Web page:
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Stronger also shows wisdom and authenticity in showing that the road to recovery isn’t really about grit and determination or that the most difficult steps take place in rehab.  It shows us people who need to learn about themselves in this new world they have entered, people who are used to things one way and who need to give up that one way no matter how difficult it is.  It’s a film that understands tragedy happens not just to one person, but to everyone around that person whether family, friend, or coworker.  Stronger also shows us that the things hardest for us to overcome are those that are not obvious even to ourselves.  Bauman learning to walk again using prosthetics is barely even an afterthought in the film, Stronger is more about his learning to be in crowds again and recognizing that he even has a problem with it, about not letting other people live his life for him now, and even about the little things we all take for granted that now became entirely different now that he’s lost his legs.  These are the things Stronger decides to show us, and this is why I call Stronger wise.

Since Bauman himself wrote the original book, we can easily understand where the wisdom and authenticity in the screenplay comes from (it comes from an incredible amount of self understanding and introspection – the easily applies to us, not Bauman).  None of that would have played on screen, though, were it not for the absolutely phenomenal performances given by Stronger’s cast.  Jake Gyllenhaal always gives us riveting characters, but here he outdoes even himself in both his physicality and in his character work.  The Jeff Bauman he gives us is a remarkably nuanced character who never falls into any sort of stereotype nor generality and always appears to be the multifacted, often even contradictory personalities we truly are.  Add to that the fact that he has to convince us he is a man who has no legs who once did, and he more than convinces, and you have a portrayal which I can nearly guarantee will be nominated for an Oscar come next year.  Walking down that red carpet with him I could also see Tatiana Maslany in her equally hyperrealistic performance of Jeff’s long suffering on-and-off girlfriend.  She gives us a rock who doesn’t even understand herself why she is making herself into one, who truly loves Jeff, but is also truly constantly disappointed in him, and this is the burden she has to come to grips with.   While Stronger obviously couldn’t have even existed were it not for Jeff Bauman, it wouldn’t have the depth and poignancy it does without Erin, and the title of the film applies just as much to her as it does to him – maybe moreso.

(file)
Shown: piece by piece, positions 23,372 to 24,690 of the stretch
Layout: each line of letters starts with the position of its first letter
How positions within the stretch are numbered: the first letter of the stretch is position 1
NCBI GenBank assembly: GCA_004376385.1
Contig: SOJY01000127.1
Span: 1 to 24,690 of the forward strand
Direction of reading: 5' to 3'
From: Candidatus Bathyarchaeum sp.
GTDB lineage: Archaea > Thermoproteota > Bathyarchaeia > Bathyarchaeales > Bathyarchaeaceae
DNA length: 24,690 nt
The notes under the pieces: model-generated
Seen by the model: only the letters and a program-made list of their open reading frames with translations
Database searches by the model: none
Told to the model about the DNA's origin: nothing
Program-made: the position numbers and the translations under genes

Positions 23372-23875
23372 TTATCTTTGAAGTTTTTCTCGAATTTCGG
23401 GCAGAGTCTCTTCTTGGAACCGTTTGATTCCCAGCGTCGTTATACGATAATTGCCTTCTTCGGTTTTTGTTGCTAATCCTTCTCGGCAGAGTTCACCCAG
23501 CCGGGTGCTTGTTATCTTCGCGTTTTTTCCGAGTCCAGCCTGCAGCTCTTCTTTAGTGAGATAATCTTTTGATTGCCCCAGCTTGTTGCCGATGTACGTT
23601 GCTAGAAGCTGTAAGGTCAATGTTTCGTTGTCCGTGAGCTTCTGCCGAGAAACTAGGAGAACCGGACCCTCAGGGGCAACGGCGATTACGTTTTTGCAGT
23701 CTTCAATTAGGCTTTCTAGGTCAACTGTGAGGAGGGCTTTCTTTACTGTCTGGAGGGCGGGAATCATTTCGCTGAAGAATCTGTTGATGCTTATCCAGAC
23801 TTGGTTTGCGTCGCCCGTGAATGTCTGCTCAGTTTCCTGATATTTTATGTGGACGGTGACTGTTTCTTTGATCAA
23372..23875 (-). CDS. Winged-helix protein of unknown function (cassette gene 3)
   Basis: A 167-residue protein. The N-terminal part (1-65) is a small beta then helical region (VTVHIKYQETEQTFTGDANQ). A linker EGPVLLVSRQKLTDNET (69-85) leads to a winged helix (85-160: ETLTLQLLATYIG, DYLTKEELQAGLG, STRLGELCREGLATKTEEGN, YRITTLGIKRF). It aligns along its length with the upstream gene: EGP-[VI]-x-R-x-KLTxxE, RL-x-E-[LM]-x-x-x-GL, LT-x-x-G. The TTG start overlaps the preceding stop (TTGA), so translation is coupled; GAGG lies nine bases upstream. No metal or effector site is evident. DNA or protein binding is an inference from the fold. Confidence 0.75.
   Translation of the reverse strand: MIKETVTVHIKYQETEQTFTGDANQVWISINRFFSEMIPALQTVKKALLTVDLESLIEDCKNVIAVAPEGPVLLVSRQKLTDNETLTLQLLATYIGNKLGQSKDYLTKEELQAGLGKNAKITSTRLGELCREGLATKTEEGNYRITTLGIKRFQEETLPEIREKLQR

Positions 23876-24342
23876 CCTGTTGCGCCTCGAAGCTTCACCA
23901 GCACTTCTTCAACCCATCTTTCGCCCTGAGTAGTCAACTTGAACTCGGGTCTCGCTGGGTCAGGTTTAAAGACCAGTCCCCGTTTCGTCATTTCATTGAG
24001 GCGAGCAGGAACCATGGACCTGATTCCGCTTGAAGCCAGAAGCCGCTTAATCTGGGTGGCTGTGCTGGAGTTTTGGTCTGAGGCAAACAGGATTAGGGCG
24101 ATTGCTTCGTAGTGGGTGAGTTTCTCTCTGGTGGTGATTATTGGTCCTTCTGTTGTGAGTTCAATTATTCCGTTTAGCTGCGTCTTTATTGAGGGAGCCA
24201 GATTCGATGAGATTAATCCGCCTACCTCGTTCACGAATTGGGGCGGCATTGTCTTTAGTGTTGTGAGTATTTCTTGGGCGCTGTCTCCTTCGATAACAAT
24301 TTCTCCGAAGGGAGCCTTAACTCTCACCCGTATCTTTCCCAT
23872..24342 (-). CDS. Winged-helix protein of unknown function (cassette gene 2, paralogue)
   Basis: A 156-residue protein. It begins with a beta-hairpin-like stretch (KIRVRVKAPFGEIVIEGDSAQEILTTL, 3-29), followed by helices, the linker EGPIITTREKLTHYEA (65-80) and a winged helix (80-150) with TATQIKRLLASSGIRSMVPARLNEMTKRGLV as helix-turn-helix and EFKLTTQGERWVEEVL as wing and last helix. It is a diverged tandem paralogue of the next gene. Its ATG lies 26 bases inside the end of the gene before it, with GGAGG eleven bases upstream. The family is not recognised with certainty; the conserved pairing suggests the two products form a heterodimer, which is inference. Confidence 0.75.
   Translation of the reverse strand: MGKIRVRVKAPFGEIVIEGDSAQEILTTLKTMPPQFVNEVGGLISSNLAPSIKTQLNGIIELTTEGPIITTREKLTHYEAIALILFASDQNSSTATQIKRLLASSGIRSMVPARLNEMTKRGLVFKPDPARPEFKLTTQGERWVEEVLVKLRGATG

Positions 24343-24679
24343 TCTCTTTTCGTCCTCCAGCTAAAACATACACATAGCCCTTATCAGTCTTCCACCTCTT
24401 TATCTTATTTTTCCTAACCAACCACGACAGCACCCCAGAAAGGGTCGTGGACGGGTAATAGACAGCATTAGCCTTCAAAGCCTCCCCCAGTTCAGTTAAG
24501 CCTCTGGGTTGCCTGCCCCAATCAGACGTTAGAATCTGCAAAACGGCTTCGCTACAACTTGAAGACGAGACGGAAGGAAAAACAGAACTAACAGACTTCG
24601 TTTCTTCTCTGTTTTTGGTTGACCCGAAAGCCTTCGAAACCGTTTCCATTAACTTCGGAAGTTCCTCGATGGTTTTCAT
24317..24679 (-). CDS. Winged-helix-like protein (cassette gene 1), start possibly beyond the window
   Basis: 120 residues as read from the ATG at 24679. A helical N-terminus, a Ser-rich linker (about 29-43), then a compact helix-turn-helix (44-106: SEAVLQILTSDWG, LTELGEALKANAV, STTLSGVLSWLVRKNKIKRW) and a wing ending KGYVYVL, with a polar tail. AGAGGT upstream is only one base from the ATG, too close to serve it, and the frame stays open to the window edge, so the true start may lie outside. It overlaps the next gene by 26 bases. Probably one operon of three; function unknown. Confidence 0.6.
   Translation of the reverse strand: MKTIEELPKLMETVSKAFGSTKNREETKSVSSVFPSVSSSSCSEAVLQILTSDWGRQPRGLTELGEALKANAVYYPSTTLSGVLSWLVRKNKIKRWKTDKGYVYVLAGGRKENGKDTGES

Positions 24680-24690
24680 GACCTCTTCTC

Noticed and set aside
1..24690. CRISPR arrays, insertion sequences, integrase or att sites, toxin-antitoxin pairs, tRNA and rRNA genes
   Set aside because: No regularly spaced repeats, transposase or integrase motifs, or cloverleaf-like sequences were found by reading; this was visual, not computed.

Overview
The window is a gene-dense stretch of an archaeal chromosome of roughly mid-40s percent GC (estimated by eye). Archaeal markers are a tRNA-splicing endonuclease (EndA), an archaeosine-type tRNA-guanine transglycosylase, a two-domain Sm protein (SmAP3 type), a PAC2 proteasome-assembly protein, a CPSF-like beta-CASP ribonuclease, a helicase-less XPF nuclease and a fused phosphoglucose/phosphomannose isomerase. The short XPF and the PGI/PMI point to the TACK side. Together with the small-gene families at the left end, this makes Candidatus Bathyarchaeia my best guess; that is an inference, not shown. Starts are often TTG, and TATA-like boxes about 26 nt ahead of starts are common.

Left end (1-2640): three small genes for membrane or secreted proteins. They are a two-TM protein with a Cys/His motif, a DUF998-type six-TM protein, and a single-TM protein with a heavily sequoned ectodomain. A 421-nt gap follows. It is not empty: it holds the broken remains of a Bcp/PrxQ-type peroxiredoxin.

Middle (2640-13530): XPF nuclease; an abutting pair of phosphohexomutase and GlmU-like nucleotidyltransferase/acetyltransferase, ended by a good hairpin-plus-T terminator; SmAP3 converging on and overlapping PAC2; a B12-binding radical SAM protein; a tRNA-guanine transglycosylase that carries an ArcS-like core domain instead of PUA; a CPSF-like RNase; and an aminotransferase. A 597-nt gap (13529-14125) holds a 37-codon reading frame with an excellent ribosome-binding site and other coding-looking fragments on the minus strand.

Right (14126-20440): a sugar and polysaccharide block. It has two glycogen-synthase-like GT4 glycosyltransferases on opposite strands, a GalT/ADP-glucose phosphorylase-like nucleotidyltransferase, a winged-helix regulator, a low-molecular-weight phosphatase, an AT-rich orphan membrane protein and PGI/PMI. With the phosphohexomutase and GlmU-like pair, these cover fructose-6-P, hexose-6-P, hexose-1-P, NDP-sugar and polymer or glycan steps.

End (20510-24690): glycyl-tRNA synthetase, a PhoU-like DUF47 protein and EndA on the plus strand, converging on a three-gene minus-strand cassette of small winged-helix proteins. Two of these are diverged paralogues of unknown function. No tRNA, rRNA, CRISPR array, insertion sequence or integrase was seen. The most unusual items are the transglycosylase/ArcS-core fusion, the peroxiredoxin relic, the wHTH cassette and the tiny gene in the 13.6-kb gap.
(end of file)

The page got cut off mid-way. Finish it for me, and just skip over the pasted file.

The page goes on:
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As fantastic as the characters are and as amazingly insightful the screenplay is, Stronger still has one Achilles’ heel which will turn off many audience members, and that is that with its remarkable realism comes a lack of spectacle and excitement.  Stronger is a character piece and a think piece through and through.  The most exciting events in the movie ever get are the anticipation of the bombing itself toward the start of the film, and the loud arguments shouted between people here and there throughout.  This isn’t a story which features physical struggles nor acts of bravery.  It’s a movie about internal torment and relationships, and thus it’s most often a very slow burn of a film.

Final verdict:  If you are a fan of biopics, then get yourself out to see Stronger sooner rather than later.  This is a shining example of the genre which approaches its subject matter which seems both familiar and entirely new at the same time due to the fact that it tackles its story so realistically.  It’s neither a feel good story, nor is it a total downer, but rather a realistic view of a regular life turned topsy-turvy through unavoidable tragedy.  If you are not a fan of biopics in general, this one is a little tougher of a sell.  You may not want to pay full price in the theater to check it out, but there is so much to take from Stronger, I’d ask that you at least give it a look one day down the line when you can stream or rent it.  You will never be thrilled, but you’ll almost certainly find yourself with new understanding.

A Monster Calls (Bayona; 2016)

We’ve all experienced that story in which the prose is exemplary and the plot intense, but you just don’t connect with the main character.  The sporting event where everyone on both sides plays their hearts out and gives a spectacular showing then the final result is based on a bad call by the referee.  Watching A Monster Calls is very much the same sort of experience.  There is so much which is spectacular, but which then ends up being marred due to flawed technique.